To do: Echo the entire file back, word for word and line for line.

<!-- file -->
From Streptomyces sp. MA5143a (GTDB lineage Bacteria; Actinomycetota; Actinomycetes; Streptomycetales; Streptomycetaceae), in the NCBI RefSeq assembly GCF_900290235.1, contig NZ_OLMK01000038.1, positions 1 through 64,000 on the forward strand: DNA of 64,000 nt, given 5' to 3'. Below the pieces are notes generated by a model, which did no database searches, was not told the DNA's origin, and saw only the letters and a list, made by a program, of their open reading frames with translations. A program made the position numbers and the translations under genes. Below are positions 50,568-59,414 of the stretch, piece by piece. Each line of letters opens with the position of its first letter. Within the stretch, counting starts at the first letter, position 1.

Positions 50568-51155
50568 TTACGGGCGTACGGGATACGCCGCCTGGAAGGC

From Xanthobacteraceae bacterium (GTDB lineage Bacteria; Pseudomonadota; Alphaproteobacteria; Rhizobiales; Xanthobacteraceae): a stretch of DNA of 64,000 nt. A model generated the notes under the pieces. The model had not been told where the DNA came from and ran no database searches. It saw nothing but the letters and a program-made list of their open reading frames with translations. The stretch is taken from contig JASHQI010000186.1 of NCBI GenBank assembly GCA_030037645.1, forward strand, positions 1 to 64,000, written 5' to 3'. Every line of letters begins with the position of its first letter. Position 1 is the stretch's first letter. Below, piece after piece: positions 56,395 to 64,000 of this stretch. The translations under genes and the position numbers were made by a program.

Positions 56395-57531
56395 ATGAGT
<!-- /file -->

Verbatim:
From Streptomyces sp. MA5143a (GTDB lineage Bacteria; Actinomycetota; Actinomycetes; Streptomycetales; Streptomycetaceae), in the NCBI RefSeq assembly GCF_900290235.1, contig NZ_OLMK01000038.1, positions 1 through 64,000 on the forward strand: DNA of 64,000 nt, given 5' to 3'. Below the pieces are notes generated by a model, which did no database searches, was not told the DNA's origin, and saw only the letters and a list, made by a program, of their open reading frames with translations. A program made the position numbers and the translations under genes. Below are positions 50,568-59,414 of the stretch, piece by piece. Each line of letters opens with the position of its first letter. Within the stretch, counting starts at the first letter, position 1.

Positions 50568-51155
50568 TTACGGGCGTACGGGATACGCCGCCTGGAAGGC

From Xanthobacteraceae bacterium (GTDB lineage Bacteria; Pseudomonadota; Alphaproteobacteria; Rhizobiales; Xanthobacteraceae): a stretch of DNA of 64,000 nt. A model generated the notes under the pieces. The model had not been told where the DNA came from and ran no database searches. It saw nothing but the letters and a program-made list of their open reading frames with translations. The stretch is taken from contig JASHQI010000186.1 of NCBI GenBank assembly GCA_030037645.1, forward strand, positions 1 to 64,000, written 5' to 3'. Every line of letters begins with the position of its first letter. Position 1 is the stretch's first letter. Below, piece after piece: positions 56,395 to 64,000 of this stretch. The translations under genes and the position numbers were made by a program.

Positions 56395-57531
56395 ATGAGT